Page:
The nine or so species in Family Cassiopeidae, on the other hand, are content to be couch potatoes of the shallow-bottom kind. Considered mild stingers, they’ve long been known to be equipped with zooxanthellae, photosynthetic algae embedded within their tissues. They lie upside down to maximize access to the solar rays that feed their photosynthesis habits.

Jellies as a whole, members of Class Scyphozoa (“cup shaped,” more or less) inhabit every type of ocean environment, tropical and cold, shallow and deep. Cassiopeidae species tend toward shallow, tropical coastal regions. They’re found in mangrove forests, mudflats and turtle grass flats throughout the Caribbean, the Florida Keys and the South Pacific.



The new research, published in the journal Nature Communications Biology earlier this month, found something different. The upside-down jellies throw spitballs of mucus – “stinging mucus grenades,” the researchers call them – into the water to capture prey. The research team involved scientists from the Smithsonian Institution’s National Museum of Natural History, the University of Kansas and the U.S. Naval Research Laboratory.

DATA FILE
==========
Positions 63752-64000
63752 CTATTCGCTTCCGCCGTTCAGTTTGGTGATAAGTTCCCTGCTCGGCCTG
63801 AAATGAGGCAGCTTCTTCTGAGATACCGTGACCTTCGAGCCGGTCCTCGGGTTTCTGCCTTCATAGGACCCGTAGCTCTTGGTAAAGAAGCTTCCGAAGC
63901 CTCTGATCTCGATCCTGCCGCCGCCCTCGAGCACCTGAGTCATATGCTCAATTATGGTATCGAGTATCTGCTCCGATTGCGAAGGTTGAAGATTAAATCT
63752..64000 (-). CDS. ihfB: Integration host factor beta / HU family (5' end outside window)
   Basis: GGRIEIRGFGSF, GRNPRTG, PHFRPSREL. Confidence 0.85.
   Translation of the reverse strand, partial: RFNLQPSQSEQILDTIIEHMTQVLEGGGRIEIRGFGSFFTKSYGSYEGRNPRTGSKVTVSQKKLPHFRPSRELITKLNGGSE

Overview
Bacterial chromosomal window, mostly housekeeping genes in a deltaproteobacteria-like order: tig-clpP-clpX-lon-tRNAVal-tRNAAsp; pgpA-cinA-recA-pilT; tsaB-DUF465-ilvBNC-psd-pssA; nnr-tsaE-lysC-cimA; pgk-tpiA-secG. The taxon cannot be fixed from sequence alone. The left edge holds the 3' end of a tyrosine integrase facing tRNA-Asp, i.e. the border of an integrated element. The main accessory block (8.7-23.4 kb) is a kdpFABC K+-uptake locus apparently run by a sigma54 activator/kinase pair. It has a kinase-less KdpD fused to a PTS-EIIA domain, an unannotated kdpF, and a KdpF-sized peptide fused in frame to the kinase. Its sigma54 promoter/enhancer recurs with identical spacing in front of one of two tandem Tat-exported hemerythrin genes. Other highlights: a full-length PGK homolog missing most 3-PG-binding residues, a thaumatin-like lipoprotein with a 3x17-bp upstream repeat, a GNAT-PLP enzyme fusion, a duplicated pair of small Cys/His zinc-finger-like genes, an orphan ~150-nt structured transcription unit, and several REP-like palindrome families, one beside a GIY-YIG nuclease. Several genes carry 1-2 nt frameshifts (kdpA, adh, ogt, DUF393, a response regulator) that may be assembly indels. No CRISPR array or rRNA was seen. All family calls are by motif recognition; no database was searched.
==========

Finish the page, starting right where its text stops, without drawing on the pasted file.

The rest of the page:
The researchers observed that upside-down jellies in the museum’s aquarium-room tanks released clouds of mucus when they were agitated or feeding. Under a microscope, they found bumpy little balls spinning and circulating in it, which further investigation revealed to be hollow spheres of cells, probably filled with the same jelly-like substance that gives jellyfish their structure. They called these spinning balls of stinging cells “cassiosomes.”

upside-down jellyfish
An upside-down jelly seen from the side.


Most of the outer cells were stinging cells known as nematocytes. Other cells were present, too, including some with cilia—waving, hairlike filaments that propel the cassiosomes’ movements. Inside the jelly-filled center of each sphere was a bit of ochre-colored symbiotic algae—the same sort that lives inside the jellyfish itself.

On the jellyfish themselves, the team was able to detect cassiosomes clustered into small spoon-like structures on the creatures’ arms. When they gently provoked a jellyfish, they could see cassiosomes slowly break away, steadily leaving the appendages until thousands of them mingled with the animal’s mucus.